Reebok Fined $1 Million for Lead Charm Bracelet that Killed Child

Reebok International, Ltd.has agreed to pay a one-million-dollar fine for giving away hundreds of thousands of <"">lead-laced charm bracelets. The bracelets killed one child, according to the Consumer Product Safety Commission (CPSC). “The penalty settles allegations that Reebok International Limited imported and distributed charm bracelets that contained toxic levels of lead,” the CPSC said. The bracelets were given to shoppers for free with the purchase of children’s shoes.

In March 2006, a worldwide recall was announced for more than 500,000 of the bracelets, including 300,000 in the United States, when a four-year-old American boy died after swallowing the pendant on the jewelry. The bracelets were made in China.

The fine represents the largest that can be levied for a violation of the Federal Hazardous Substances Act (FHSA). The FHSA bans toxic levels of lead in toys and other children’s products. “This civil penalty sends a clear message that the CPSC will not allow companies to put children’s safety at risk,” CPSC chair Nancy Nord said in a statement. “Preventing dangerous metal jewelry from reaching the hands of children is a priority for our agency,” Nord said. Reebok said in a statement that it has introduced tough, mandatory product-checks since the recall. “Reebok has implemented strict, mandatory policies and procedures which ensure all gift-with-purchase and promotional items and premium products associated with our brand meet or exceed the highest quality and safety standards,” chief executive Paul Harrington said.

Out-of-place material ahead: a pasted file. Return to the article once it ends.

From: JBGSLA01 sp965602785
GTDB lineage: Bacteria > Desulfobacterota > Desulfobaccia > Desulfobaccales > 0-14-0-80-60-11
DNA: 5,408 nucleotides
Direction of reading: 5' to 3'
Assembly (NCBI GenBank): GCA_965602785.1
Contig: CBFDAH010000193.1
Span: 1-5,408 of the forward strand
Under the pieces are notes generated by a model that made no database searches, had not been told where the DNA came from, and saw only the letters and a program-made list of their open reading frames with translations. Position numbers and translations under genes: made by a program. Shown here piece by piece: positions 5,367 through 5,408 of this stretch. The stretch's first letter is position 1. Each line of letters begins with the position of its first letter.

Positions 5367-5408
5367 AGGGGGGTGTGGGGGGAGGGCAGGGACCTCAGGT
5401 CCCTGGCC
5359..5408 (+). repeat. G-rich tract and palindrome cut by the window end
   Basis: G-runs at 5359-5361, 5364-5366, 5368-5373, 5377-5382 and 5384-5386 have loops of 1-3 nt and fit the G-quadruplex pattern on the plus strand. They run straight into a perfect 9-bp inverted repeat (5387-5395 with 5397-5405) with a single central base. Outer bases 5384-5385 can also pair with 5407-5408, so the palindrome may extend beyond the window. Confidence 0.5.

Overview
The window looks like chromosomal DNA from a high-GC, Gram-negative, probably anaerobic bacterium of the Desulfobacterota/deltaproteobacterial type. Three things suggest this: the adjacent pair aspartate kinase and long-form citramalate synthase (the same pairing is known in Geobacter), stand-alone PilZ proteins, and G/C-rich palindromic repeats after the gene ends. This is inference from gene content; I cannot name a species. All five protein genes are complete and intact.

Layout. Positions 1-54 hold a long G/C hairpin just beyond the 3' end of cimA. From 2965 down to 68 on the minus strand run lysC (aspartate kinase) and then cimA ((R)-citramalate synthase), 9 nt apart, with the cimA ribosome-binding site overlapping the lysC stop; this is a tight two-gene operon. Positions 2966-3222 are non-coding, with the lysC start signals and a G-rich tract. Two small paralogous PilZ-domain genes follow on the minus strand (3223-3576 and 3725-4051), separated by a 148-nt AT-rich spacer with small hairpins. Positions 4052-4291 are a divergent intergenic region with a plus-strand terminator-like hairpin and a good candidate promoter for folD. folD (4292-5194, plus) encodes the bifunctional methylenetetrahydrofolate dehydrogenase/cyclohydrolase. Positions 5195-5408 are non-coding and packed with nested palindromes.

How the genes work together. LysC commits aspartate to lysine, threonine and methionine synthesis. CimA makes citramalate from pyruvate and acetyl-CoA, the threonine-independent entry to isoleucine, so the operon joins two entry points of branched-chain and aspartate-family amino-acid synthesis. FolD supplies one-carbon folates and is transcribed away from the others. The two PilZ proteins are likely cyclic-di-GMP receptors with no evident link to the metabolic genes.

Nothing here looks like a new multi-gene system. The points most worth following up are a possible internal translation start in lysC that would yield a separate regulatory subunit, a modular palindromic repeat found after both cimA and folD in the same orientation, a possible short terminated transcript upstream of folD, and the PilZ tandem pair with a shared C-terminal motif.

Nord lashed out at the toy industry and cited a lack of safety controls that led to last year’s unprecedented and highly publicized recalls when she recently spoke at the annual American International Toy Fair. Warning that the industry has the obligation to regulate itself Nord said, “I will not tolerate this industry…not complying with our regulations.” Nord added that the CPSC—which has been harshly criticized for not acting quickly enough to eliminate hazardous products from store shelves and for being influenced by the companies it regulates—is adding staff and working more closely with customs. “We all need to take responsibility” to make toys safer, she said, adding that she was “very angry” about recalls involving lead paint, as this was indicative quality control breakdown.

While the agency is now working with the Toy Industry Association to develop mandatory testing standards, millions of toys were recalled last year with 61 recalls, up over 20 from the prior year. Of those, over six million toys were recalled due to lead; the highest number ever due to product defects. Also, other potentially dangerous toys remained in stores and were sold without warning labels of possible choking hazards several times last year.

The Toy Industry Association released plans for a certification program mandating uniform testing, factory auditing, and risk assessment analysis of each product. The proposal specifies toy makers must have an accredited laboratory test a random toy selection with frequency dependent on the factory’s quality control rates. Pending federal legislation will authorize the CPSC to create such a program or designate a body to do so.

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